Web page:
Colisweb's success story

Founded three years ago, Colisweb has established its head office in Lille, in the 150,000m2 EuraTechnologies business park for new technologies. At its head are Rémi Lengaigne, a young engineer trained in entrepreneurship, and Damien Abgrall, already at the helm of a start-up specialised in IT development for the Web. The idea behind Colisweb stemmed from a "start-up weekend" in Lille: a sort of hackathon during which the candidates pitch their business plan to a jury. After this event, the two partners decided to bring their concept to life and set up a business. Now with a staff of 10, Colisweb runs operations in several large French cities. Its customers include such major retailers as Darty, Habitat and Leroy Merlin, among others.The start-up recently won the digital innovation prize awarded by Banque Publique d'Investissement.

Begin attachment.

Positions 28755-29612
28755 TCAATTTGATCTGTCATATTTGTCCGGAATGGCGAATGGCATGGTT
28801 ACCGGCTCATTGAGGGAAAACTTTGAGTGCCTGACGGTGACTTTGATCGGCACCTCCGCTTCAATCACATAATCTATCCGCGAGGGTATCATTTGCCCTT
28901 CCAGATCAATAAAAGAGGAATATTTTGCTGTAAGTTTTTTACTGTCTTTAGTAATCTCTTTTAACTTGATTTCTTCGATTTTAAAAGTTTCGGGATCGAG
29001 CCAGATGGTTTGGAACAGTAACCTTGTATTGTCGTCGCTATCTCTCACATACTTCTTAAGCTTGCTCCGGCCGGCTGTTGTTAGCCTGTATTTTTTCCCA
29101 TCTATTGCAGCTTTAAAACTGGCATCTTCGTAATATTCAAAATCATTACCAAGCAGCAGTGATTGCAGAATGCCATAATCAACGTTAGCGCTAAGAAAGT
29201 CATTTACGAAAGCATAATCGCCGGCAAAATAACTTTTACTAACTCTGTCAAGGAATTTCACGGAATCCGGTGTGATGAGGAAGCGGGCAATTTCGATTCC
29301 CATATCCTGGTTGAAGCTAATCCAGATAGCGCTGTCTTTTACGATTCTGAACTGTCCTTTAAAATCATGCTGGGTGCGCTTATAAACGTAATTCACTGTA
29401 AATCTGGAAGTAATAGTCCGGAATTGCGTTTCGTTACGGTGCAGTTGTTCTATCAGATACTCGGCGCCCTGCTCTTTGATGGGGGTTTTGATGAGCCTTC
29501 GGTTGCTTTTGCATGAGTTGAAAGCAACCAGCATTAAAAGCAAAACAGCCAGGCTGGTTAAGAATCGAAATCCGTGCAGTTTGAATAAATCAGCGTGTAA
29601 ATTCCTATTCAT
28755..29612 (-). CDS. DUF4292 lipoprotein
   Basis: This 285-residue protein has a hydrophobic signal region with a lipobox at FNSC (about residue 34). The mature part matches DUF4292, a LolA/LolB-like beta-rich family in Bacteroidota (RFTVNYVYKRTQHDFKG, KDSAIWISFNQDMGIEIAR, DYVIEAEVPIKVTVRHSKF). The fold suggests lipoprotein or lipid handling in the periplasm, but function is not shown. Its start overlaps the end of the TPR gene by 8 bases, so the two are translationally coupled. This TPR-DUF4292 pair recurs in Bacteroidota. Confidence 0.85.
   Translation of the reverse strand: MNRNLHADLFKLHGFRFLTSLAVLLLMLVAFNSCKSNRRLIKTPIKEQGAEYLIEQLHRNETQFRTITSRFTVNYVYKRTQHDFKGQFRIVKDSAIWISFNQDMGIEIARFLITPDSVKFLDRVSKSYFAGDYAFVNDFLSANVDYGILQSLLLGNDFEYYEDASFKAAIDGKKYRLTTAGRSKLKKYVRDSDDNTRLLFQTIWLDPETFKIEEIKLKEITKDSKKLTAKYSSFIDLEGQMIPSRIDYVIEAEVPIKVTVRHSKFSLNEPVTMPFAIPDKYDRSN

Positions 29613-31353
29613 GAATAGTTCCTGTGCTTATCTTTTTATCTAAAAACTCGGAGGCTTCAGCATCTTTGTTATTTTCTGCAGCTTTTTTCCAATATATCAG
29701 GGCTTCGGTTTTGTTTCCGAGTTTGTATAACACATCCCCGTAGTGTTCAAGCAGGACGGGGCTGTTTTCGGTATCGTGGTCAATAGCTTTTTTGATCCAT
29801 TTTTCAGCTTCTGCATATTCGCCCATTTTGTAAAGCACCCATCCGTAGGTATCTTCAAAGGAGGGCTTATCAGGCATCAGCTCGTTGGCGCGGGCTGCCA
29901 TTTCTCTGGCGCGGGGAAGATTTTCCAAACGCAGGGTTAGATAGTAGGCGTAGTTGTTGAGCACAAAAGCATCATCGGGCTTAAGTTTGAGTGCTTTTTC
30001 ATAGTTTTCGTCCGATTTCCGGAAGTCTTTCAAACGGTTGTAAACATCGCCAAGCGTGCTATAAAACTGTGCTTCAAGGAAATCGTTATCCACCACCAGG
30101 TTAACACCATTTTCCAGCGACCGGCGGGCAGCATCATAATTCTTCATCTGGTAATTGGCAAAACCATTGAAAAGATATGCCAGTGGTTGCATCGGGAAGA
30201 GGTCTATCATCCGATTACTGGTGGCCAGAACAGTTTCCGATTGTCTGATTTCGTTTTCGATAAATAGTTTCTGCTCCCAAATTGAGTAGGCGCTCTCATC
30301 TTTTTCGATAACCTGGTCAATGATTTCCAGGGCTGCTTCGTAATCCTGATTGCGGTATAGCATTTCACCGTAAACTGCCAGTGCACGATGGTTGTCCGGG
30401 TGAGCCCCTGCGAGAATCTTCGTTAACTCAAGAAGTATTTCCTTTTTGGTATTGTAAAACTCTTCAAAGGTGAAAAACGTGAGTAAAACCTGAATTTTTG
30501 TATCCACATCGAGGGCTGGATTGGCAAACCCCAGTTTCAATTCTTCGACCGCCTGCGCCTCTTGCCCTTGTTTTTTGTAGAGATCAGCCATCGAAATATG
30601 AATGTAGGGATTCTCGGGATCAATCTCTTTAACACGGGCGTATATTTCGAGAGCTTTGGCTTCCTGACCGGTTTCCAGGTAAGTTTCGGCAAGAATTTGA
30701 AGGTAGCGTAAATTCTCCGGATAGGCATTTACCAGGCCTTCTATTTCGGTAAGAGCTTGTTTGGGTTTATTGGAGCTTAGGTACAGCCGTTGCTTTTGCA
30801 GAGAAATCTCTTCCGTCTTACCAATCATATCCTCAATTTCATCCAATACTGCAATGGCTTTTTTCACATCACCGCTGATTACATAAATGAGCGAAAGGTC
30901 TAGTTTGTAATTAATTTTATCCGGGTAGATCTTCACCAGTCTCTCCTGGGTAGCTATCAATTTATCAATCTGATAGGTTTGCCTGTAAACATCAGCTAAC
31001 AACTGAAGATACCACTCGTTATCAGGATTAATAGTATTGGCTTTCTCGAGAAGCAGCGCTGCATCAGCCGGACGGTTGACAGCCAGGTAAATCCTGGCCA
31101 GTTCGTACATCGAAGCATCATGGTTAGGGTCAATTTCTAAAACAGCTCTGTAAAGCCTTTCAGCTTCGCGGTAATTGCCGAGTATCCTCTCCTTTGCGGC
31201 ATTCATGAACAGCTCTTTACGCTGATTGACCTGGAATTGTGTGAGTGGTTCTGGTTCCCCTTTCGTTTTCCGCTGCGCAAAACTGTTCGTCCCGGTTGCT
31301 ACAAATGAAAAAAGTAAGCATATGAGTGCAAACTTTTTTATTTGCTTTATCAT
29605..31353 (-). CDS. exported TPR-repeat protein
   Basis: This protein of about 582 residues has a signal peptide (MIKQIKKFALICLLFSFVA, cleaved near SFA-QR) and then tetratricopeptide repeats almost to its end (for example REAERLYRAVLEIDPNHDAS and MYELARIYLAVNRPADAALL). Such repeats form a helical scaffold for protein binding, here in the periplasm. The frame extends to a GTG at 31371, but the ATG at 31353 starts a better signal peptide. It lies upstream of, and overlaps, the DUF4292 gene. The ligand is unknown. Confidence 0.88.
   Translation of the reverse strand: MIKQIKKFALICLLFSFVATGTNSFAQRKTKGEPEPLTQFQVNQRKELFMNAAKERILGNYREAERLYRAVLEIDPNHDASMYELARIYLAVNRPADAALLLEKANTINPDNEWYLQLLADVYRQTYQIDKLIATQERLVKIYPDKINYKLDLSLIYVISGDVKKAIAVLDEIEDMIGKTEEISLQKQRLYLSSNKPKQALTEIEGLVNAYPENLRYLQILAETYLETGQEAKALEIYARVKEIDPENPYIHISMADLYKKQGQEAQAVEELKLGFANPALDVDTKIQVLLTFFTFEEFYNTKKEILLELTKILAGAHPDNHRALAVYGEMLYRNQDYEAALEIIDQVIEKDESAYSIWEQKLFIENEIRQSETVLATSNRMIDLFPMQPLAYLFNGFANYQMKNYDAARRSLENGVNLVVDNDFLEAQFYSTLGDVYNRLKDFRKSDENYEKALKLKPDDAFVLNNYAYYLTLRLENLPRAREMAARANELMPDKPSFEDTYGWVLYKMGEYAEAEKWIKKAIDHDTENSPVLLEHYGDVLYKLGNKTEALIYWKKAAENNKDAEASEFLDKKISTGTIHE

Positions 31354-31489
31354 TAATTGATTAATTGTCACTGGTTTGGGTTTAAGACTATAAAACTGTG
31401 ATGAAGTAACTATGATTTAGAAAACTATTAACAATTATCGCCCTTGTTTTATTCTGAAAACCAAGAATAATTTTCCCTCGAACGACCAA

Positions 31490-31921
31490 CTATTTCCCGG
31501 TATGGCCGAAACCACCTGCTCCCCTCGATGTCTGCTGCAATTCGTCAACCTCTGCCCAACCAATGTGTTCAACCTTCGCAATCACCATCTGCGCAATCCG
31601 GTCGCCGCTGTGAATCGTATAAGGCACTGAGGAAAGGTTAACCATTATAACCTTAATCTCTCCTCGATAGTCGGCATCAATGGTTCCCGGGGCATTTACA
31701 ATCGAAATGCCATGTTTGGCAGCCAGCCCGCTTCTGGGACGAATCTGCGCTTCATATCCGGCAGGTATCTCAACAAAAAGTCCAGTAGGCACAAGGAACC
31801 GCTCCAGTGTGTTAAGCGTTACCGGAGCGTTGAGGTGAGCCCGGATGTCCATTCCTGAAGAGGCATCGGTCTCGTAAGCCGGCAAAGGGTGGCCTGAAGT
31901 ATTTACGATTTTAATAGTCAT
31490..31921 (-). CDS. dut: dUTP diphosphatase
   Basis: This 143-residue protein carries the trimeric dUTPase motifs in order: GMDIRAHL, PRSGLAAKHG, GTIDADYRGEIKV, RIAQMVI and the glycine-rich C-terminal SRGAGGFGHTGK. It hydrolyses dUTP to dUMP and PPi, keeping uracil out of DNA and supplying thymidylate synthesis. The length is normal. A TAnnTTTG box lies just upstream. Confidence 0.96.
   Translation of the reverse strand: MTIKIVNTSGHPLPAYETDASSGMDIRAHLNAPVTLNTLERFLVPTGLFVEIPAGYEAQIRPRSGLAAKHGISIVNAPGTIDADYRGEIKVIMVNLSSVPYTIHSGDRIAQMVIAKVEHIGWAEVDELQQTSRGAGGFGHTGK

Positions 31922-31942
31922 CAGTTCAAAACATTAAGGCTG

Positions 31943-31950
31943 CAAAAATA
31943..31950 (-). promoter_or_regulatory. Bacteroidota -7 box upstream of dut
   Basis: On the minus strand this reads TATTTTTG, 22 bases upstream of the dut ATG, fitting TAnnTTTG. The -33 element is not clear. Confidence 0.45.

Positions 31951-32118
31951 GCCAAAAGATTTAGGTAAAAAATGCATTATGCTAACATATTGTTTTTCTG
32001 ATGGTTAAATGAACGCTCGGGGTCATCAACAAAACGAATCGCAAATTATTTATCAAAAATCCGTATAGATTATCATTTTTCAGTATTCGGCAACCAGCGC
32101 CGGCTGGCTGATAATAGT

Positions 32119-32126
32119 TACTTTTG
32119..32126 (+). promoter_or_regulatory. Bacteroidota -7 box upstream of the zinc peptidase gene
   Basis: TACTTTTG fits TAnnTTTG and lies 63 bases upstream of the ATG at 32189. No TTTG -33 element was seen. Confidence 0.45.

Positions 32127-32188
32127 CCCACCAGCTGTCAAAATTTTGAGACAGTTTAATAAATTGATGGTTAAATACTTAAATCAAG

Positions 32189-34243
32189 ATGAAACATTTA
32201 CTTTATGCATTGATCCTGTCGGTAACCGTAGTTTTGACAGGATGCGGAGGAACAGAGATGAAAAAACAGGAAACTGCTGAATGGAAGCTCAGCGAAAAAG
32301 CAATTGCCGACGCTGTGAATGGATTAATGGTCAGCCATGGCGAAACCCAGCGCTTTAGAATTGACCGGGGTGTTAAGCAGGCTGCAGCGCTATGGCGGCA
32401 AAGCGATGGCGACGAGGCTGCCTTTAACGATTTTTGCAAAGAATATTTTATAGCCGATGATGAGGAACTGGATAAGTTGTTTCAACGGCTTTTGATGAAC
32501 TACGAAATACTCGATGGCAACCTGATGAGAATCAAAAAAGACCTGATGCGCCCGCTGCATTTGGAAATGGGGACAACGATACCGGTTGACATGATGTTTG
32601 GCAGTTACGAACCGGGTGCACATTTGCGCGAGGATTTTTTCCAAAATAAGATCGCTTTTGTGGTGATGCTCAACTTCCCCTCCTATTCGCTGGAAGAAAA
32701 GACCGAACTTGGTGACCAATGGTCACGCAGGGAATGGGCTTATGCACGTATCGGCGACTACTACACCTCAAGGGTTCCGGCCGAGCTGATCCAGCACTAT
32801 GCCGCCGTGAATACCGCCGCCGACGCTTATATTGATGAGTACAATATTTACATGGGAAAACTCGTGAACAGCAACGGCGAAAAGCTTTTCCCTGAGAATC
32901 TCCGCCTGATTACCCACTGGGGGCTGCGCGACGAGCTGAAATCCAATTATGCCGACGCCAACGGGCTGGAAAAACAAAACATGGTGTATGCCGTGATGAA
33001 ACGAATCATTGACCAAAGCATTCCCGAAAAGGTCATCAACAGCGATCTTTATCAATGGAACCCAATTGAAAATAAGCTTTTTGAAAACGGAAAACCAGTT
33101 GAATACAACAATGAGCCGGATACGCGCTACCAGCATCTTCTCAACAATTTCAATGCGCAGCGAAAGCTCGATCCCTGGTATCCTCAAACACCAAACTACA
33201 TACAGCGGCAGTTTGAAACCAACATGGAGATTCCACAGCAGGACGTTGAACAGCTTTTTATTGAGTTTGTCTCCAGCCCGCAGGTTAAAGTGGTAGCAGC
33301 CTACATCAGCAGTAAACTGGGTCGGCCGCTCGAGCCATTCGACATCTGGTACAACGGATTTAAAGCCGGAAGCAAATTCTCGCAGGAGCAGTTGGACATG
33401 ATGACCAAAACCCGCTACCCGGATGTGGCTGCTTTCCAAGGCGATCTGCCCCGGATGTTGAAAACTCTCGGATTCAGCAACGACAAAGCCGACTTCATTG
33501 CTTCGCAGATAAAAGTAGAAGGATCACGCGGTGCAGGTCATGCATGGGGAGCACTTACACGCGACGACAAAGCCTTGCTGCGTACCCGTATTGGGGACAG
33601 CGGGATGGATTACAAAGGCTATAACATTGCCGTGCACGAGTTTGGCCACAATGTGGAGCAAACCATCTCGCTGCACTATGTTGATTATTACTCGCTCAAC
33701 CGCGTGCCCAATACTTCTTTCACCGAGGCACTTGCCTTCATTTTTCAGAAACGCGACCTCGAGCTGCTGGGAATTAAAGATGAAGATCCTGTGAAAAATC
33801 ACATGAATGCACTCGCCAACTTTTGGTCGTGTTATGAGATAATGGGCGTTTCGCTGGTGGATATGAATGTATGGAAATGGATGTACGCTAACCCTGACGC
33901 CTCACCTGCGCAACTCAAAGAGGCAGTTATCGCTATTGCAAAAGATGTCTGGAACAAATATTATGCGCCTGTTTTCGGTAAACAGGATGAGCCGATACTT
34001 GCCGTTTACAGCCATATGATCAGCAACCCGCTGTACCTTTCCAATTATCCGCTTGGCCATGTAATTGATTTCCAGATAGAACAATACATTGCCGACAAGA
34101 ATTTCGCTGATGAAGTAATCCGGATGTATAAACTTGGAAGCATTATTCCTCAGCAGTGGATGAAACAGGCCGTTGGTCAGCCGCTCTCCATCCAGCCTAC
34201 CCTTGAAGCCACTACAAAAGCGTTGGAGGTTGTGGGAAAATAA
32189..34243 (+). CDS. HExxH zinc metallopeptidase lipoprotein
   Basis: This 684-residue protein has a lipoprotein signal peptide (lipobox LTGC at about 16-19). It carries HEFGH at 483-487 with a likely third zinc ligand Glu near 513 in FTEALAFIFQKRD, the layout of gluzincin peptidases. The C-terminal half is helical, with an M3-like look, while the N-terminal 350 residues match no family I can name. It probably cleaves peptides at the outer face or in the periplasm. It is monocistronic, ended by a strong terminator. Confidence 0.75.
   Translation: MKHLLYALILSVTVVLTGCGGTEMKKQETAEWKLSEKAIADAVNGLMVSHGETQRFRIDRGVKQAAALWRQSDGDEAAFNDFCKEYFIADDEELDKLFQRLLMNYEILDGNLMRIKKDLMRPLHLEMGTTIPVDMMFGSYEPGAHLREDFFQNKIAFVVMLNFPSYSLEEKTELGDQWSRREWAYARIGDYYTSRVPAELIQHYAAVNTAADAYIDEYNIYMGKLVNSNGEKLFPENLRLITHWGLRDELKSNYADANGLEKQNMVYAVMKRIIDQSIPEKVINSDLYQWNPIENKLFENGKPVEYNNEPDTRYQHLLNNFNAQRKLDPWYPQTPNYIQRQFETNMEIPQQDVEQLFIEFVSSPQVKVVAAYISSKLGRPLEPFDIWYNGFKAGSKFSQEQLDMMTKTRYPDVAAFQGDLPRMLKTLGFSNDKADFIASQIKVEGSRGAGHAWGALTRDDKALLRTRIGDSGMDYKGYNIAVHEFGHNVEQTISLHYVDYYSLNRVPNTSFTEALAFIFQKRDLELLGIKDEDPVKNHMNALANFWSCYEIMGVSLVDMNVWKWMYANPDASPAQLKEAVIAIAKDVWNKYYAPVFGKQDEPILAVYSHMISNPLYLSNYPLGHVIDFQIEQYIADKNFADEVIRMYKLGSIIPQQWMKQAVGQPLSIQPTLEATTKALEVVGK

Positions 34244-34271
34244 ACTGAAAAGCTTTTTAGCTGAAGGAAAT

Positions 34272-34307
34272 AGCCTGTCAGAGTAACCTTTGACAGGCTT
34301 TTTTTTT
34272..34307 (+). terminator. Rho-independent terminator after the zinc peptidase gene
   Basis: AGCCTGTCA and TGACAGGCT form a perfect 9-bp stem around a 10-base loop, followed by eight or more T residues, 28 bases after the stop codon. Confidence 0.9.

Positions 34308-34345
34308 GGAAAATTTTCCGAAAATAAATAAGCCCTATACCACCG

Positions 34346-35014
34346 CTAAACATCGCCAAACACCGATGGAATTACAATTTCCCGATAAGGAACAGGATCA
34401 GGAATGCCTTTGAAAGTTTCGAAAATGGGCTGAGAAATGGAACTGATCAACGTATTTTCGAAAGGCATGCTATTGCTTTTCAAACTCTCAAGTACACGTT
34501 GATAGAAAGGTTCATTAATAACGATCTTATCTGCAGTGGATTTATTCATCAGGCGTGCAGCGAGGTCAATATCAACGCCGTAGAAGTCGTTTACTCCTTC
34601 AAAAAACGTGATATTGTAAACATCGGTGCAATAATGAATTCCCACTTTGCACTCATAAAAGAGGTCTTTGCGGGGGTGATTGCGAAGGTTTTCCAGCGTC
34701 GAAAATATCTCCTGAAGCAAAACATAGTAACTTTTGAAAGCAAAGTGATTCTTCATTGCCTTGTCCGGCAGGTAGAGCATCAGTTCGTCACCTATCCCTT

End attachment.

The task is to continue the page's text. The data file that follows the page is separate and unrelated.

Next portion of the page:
* Within the joint research unit UMR 9189 - CNRS-Centrale Lille-Université Lille1, CRIStAL.

Keywords: Modelling Optimisation Transfer Start-up Mathematics Probability